Do you know your yardage gaps?

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There is a very interesting thread over on GolfWRX about Ryan Moore’s set.  He doesn’t have his irons stamped with the traditional iron numbers.  Instead he has them stamped with the loft of the club.

What we’ve been told is that this gives him a very consistent yardage between clubs.  He is a real feel player and this helps to visualize the type of shot he wants to hit to get it close to the pin.

I would like to know my yardage gaps better but I don’t.  For the amateur golfer it is not as easy to get them.  Here’s why.

  1. We don’t often accurately know how far we hit each club.
  2. We’re not as consistent striking the ball as the pros, there is a greater difference in distance between our poor and solid strikes.
  3. We’re typically forced to hit poor driving range balls instead of the usual balls that we play with.
  4. Little access to a good launch monitor.
  5. If we play public courses, we can’t just go out and hit shots and measure them because we’ll hold up play.

Without accurate knowledge of our yardage gaps how are we supposed to plan our set makeup and of course how are we supposed to plan our shots to the greens?   I think this is one of the reasons that I’ve heard pros say over and over that amateurs under club.  Knowing your yardage gaps and your distances with each club enables you to plan your shots and factor slope, wind and temperature with confidence.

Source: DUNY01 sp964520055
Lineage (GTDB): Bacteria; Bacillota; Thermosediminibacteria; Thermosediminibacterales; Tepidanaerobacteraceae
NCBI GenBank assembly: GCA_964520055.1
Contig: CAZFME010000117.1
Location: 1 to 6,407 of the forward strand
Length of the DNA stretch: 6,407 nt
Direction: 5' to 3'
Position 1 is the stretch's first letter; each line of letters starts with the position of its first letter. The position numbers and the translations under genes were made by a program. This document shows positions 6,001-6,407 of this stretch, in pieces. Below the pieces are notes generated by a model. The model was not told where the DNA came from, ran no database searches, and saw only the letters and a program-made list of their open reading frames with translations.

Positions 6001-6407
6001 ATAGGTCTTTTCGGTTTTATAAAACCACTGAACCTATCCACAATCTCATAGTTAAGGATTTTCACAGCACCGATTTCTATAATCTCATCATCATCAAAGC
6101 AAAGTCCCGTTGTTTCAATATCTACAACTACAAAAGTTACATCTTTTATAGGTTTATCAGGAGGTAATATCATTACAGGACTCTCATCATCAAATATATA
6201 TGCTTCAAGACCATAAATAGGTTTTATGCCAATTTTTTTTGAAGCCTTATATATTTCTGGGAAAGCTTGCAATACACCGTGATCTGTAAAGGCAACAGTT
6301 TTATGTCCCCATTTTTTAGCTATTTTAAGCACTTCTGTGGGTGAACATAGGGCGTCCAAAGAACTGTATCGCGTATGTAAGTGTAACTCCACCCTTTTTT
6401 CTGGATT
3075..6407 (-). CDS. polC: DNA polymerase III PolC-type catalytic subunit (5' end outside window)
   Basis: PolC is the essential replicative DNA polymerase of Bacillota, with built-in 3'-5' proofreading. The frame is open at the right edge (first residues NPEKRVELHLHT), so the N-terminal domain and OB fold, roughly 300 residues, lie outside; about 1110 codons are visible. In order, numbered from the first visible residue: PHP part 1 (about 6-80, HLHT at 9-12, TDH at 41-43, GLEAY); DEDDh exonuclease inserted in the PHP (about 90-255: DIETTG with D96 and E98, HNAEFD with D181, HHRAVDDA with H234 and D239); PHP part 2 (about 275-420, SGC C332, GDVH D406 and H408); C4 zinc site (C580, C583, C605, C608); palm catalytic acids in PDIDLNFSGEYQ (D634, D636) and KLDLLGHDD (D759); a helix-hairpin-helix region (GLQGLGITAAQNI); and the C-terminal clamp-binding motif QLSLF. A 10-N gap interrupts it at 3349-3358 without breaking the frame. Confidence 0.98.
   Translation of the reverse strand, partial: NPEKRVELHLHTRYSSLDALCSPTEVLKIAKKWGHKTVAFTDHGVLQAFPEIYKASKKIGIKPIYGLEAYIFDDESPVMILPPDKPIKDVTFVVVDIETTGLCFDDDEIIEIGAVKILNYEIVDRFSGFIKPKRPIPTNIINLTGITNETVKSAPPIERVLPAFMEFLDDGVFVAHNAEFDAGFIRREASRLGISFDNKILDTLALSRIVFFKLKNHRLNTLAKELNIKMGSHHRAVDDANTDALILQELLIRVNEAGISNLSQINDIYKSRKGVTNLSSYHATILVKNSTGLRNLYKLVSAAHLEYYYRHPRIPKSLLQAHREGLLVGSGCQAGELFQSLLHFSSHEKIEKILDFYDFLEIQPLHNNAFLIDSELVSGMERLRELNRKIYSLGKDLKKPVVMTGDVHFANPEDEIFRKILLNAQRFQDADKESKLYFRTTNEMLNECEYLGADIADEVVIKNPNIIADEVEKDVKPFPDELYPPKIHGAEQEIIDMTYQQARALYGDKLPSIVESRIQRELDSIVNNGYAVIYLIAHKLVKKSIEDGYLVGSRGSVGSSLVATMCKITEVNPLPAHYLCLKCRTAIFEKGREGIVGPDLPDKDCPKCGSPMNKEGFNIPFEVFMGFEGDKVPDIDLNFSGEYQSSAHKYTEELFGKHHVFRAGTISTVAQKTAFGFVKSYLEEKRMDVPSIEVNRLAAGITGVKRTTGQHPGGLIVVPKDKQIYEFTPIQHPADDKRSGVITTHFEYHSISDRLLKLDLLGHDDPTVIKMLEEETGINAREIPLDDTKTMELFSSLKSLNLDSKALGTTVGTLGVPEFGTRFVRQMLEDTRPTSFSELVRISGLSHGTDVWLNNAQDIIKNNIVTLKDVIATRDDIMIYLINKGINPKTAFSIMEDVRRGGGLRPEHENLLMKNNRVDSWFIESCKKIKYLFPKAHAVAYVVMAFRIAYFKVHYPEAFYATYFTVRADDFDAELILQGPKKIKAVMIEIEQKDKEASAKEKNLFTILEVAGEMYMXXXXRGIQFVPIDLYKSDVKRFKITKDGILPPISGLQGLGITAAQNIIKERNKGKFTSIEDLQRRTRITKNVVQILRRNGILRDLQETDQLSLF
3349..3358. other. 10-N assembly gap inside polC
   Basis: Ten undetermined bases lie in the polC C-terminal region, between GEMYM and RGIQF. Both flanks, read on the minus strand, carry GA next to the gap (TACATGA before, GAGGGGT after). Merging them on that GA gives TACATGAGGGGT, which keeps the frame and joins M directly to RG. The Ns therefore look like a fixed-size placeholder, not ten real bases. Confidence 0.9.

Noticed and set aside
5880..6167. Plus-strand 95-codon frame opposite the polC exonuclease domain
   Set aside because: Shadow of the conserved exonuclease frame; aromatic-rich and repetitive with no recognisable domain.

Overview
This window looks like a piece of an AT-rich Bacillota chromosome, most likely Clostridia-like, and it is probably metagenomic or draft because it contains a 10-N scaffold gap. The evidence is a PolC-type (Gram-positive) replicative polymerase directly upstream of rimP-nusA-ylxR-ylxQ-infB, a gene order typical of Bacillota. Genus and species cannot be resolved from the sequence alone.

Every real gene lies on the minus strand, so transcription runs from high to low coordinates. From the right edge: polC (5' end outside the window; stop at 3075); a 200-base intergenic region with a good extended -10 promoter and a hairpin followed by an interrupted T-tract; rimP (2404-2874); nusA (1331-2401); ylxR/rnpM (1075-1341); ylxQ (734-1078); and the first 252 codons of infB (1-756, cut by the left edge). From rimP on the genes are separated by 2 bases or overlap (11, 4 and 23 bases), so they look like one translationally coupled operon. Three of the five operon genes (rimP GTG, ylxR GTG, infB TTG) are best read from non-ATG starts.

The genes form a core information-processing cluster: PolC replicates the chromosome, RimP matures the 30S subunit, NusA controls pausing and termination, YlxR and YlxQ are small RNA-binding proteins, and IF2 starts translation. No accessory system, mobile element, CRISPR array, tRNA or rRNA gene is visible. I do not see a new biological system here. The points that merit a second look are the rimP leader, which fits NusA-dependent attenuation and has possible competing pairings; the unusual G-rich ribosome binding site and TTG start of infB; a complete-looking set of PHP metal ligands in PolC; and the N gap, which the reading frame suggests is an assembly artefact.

There’s a psychological benefit to knowing this information as well.  If you know the information, and you know that the club you selected is the right one, then you can more confidently setup and strike a good shot.  However, if you’re uncertain that you have the right club because you might have too much or too little club, that uncertainty will be expressed in your swing.  You may compensate for under clubbing by swinging harder, or you may decelerate if you feel you have taken too much club.

What are the solutions to getting your yardage gaps checked?

  1. Rent some time on a launch monitor.
  2. If you belong to a private club, then go when it is empty, bring a laser range finder, or a gps with a shot marking feature, and hit shots with each club.  Measure both your solid and your mediocre shots and see what the difference is.
  3. Write down the information that you get and understand it.  Are your yardage gaps consistent?  Do they make sense for your game?
  4. Seek out a teaching pro and get confirmation that your distances and yardage gaps make sense.  The pro can make some recommendations for you to get some of your clubs bent, or may recommend adding hybrids or wedges, depending on how your numbers came out.

Get to know this information and it will help you on the golf course.  If you have a forced carry, then you need to know what club will get your ball safely to the next shot.  If there is trouble behind the green, you need to know which club will get you on the green, but take the back of the green out of play.  Get to know your yardages and your gaps and you can make smarter decisions on the golf course.

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